The three diagrams on the left illustrate identical tree angles with different tree widths; the three on the right illustrate identical tree widths with different tree angles (such as can be effected with the ‘self-adjusting’ trees of various companies – but changing angle without changing width is not always a good thing).

English Tree Width Video: Click Here

Western Tree Width Video: Click Here




Why is Saddle Fitting So Important?

A long term ill-fitting saddle takes a huge negative toll on a horse's entire body as well as the equestrian sitting in it. Just a few things that can happen with continued use of a poor fitting saddle; damage to shoulder cartilage, impingement of the spinal processes and or ligaments, permanently pinched and numb nerves, and in many cases can end a career. These things can also affect a rider in much of the same way. Back issues, knee and hip soreness from horseback riding. The right saddle and tack can make the difference for any equestrian.


So for maximum comfort and performance, taking the time to get a proper Saddle Fitting is worth it!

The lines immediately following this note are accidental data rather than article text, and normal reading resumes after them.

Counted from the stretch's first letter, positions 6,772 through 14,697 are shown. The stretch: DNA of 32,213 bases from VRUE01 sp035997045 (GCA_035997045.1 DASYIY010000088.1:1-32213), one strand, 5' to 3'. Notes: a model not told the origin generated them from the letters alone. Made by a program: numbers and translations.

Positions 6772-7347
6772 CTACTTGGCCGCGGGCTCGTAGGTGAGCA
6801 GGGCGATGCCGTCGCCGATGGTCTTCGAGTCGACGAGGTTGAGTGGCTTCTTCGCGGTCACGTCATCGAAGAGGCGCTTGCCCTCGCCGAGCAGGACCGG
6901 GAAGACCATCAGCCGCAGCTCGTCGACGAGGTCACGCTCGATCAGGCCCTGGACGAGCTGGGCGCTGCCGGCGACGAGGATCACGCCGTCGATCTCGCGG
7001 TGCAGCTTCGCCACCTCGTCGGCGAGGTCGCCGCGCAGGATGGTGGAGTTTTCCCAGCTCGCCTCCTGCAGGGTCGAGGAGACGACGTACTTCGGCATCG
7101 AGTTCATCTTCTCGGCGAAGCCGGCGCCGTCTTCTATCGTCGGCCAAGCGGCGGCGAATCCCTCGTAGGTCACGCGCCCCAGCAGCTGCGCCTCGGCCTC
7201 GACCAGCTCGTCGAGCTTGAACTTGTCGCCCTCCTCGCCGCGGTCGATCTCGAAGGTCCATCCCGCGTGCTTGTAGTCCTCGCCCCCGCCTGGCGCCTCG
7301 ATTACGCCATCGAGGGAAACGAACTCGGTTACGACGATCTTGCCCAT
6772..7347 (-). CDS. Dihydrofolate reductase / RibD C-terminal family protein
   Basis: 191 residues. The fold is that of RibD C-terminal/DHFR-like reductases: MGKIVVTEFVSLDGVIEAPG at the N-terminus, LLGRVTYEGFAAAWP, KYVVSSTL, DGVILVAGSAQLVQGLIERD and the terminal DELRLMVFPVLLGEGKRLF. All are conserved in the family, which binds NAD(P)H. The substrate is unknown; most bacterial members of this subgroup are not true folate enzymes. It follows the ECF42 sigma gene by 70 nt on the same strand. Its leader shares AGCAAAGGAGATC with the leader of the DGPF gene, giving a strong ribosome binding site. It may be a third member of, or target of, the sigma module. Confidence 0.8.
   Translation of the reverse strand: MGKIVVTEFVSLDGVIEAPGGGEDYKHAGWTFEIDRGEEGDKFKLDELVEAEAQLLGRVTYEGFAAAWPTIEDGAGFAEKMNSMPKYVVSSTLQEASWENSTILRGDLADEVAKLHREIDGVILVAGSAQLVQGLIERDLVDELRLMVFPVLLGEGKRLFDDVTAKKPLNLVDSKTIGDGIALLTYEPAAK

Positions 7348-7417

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Additional Resources

English Saddle Fit

English Saddle fit series to read: Click Here

English Saddle fit series to watch (Videos): Click Here


Western Saddle Fit

Western Saddle fit series to read: Click Here

Western Saddle fit series to watch (Video): Click Here

The difference between English and Western Saddles: Click Here

Saddle trees and why they are created differently Click Here

Saddle Fit Expert Guide: Click Here for PDF

Saddle Pain and Male vs Female Saddle Fit Video: Click Here

Are you a Woman Riding in a Saddle Made for a Man? Video: Click Here

Why Female Riders Struggle with "Chair Seat" Video: Click Here